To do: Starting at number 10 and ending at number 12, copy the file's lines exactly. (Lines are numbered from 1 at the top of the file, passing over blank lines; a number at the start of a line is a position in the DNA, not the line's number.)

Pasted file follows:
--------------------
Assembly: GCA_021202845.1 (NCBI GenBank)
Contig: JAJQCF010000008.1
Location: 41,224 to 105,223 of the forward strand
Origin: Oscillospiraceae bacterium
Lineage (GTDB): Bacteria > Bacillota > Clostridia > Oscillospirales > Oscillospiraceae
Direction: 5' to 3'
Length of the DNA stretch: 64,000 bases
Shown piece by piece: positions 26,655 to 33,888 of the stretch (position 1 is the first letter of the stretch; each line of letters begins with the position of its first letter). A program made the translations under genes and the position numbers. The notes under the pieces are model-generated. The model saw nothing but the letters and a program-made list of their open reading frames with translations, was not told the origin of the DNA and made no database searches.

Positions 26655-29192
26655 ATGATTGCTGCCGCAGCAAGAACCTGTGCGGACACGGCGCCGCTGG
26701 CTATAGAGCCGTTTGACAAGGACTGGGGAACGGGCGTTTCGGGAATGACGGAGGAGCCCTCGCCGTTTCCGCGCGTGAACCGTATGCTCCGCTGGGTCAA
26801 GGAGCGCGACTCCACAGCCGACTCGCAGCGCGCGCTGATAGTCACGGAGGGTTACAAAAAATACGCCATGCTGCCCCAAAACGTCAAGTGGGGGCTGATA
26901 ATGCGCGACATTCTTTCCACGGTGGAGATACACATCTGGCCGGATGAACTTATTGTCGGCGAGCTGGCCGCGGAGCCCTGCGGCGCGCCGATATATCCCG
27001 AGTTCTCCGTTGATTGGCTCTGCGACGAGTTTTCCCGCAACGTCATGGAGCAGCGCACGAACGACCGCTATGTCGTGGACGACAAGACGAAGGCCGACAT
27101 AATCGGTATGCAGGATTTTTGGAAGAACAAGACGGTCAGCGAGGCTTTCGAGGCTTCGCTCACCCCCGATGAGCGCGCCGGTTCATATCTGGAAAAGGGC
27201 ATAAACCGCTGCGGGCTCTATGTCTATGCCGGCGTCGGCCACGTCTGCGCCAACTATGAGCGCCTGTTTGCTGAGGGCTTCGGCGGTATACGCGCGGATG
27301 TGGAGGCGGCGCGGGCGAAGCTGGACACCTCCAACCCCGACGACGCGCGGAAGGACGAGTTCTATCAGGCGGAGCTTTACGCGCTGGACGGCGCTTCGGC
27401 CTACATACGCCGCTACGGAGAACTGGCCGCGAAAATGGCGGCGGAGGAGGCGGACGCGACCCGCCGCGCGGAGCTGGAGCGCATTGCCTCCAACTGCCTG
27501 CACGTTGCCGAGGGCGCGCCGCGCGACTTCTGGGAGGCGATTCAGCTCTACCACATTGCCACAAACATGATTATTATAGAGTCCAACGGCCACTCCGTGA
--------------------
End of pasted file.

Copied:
26655 ATGATTGCTGCCGCAGCAAGAACCTGTGCGGACACGGCGCCGCTGG
26701 CTATAGAGCCGTTTGACAAGGACTGGGGAACGGGCGTTTCGGGAATGACGGAGGAGCCCTCGCCGTTTCCGCGCGTGAACCGTATGCTCCGCTGGGTCAA
26801 GGAGCGCGACTCCACAGCCGACTCGCAGCGCGCGCTGATAGTCACGGAGGGTTACAAAAAATACGCCATGCTGCCCCAAAACGTCAAGTGGGGGCTGATA